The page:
Profile: Read The Spirit
Read The Spirit is a publishing company, an online magazine and a network of writers connecting readers with the most important voices in religion, spirituality, interfaith and cross-cultural issues. Read the Spirit strives for accuracy, balance and fairness. In an era when traditional newspapers, magazines and publishing houses are collapsing, Read the Spirit is growing in its rich array of media to help readers build healthy, diverse communities.
Read the Spirit was founded in 2007 by one of America’s top journalists and one of America’s top developers of communication software: David Crumm and John Hile. Working together, they gathered a wide array of media professionals to establish an online magazine and a publishing house for books and e-books.
NoteStreams By Read The Spirit
Each year, Americans spend time with family and friends in remembrance of the sacrifices men and women have made in the name of our freedom. Until recently, the origins of the very first Memorial Day ceremonies were lost. Historian David Blight is changing that.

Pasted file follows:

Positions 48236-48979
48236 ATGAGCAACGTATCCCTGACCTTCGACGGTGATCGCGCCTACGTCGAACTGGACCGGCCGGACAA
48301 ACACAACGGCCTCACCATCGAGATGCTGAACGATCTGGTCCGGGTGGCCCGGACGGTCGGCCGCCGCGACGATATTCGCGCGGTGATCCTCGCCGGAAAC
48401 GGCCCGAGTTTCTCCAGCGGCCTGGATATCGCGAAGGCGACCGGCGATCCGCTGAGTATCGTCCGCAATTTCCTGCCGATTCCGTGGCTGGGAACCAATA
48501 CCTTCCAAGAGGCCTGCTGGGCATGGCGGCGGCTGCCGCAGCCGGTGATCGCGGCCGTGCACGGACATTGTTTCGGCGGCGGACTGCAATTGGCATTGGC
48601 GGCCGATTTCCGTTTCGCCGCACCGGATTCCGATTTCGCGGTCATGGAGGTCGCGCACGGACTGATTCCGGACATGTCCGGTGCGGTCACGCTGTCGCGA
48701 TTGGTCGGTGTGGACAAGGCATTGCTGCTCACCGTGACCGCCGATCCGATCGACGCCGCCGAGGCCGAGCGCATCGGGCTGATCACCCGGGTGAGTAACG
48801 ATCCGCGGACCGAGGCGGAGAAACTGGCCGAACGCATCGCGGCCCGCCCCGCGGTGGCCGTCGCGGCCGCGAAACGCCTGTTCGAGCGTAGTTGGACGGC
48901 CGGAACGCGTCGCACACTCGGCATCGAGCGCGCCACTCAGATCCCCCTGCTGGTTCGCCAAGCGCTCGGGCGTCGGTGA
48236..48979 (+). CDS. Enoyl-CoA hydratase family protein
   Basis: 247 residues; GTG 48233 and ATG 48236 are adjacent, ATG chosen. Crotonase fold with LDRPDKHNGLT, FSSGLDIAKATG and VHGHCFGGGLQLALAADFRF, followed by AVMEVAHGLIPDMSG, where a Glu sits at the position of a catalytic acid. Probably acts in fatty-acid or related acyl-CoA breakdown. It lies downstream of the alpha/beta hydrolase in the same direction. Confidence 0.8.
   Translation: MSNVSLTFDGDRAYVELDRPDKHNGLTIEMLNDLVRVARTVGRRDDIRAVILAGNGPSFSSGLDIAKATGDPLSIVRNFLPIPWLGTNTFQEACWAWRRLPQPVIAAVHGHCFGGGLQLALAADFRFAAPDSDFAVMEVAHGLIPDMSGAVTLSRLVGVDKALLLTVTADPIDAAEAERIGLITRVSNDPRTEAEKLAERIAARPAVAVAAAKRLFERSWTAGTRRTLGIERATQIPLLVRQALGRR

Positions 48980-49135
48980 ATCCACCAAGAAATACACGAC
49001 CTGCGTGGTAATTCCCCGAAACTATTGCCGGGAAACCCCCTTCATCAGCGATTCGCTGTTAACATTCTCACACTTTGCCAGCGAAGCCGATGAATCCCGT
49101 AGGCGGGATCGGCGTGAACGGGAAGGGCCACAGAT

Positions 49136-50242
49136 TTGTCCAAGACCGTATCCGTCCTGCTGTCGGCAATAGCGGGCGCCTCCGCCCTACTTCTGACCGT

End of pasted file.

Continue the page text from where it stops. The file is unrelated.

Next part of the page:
Read The Spirit
(CC BY 3.0)
Edited for clarity
Category: Memorial Day
Peace in the trenches during the Great War
Christmas Eve 1914 found the German, French and English armies in the beginning of trench warfare. The colossal Battle of the Marne had led to the geography of the Western Front that would continue to hold with slight changes through the next years of the war. Soldiers who had thought they would be home for Christmas realized that the war was going to be a long bloody haul.
Category: Military History
Our annual Holiday Best Books list named Dr. Adam English’s The Saint Who Would Be Santa Claus No. 2 out of the 12 books on the “best” list.
The record on Nicholas is thin because he left no volumes of his own theology or poetry or sermons. We have nothing written in his own hand. We have nothing written by his immediate contemporaries, either.
The earliest historical records that mention his name come from a couple of hundred years after his death. That’s always troubling to a historian who, of course, would rather have first-hand accounts.
Fry up latkes and try your luck with a few games with a dreidel—it’s Hanukkah! Jews far and wide light menorahs in their windows and proclaim the “miracle of the oil,” in memory of the rededication of the Temple in Jerusalem by the Maccabees more than two millennia ago. Hanukkah (also spelled “Chanukah”) lasts eight nights and days, during which additional branches of the menorah are lit. In most Jewish homes, candles traditionally burn for at least 30 minutes after dark. While the candles burn, family members exchange stories, sing songs and discuss Jewish history.